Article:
RoundPegg has actually been around since 2009 and has worked with major companies like Twitter and Cisco. It also offers a great blog on engagement, management, and culture. There is no pricing on the site, but you can request a demo here.
Culture Amp does just about everything: Surveys, polls, new-hire evaluations, onboarding, exit interviews. I love that the company focuses on culture, tracking its development with “engagement, identity, and growth & sustainability surveys.” The surveys can be done on mobile as well as the web, and lets managers see the results in real time. Culture Amp also wants to keep data coming in between major surveys, allowing single-question polls that take the “pulse” of employees at random times unrelated to significant work milestone. This is a great concept and could provide a company with immensely useful information about employee engagement year-round.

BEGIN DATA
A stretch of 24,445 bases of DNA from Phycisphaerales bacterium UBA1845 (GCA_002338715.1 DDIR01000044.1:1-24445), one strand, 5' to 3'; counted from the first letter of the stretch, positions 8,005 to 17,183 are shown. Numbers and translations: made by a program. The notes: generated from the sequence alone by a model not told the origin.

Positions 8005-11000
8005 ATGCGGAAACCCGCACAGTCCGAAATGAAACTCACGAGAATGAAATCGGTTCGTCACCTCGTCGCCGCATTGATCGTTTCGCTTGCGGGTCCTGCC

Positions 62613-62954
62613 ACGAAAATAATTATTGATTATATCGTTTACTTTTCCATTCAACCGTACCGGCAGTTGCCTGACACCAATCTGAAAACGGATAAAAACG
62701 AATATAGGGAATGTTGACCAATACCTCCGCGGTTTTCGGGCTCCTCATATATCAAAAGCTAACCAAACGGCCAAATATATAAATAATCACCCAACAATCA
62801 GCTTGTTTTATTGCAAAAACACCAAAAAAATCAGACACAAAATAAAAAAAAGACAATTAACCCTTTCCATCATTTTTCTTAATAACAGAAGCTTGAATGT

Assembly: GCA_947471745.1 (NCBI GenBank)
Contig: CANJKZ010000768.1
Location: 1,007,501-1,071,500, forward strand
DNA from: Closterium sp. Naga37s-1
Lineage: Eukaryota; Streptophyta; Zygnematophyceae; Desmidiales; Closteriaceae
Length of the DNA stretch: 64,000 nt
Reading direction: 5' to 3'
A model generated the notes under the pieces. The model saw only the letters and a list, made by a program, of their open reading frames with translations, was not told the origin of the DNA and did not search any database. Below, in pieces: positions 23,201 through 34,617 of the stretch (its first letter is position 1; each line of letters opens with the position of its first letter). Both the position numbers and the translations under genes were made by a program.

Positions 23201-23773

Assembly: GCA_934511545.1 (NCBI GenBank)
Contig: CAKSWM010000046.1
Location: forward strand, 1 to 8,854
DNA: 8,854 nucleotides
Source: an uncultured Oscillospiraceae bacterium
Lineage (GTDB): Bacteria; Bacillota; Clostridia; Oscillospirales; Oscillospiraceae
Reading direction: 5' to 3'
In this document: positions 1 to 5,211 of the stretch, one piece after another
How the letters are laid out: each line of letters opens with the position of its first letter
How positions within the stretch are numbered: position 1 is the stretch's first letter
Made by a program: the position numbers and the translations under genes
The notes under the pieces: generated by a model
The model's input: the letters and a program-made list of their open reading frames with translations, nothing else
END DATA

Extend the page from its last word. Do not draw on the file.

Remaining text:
The suite of tools includes email reminders for employees to take their surveys. Culture Amp even offers “survey coaching” to help companies make sense of their new data. Culture Amp’s pricing is based on the number of employees in an organization. You can see the options here.
Jostle brings a new level of employee engagement to the company intranet. The platform is based in the cloud, making it accessible from any location or device. It allows employees to interact with each other in ways similar to Facebook or LinkedIn. By combining two functions, the company claims its five times more effective at increasing employee engagement than are intranets or employee social networks alone. The software lets employees search for each other by expertise, department, or other information they provide on their profiles. It also makes documents searchable and shareable.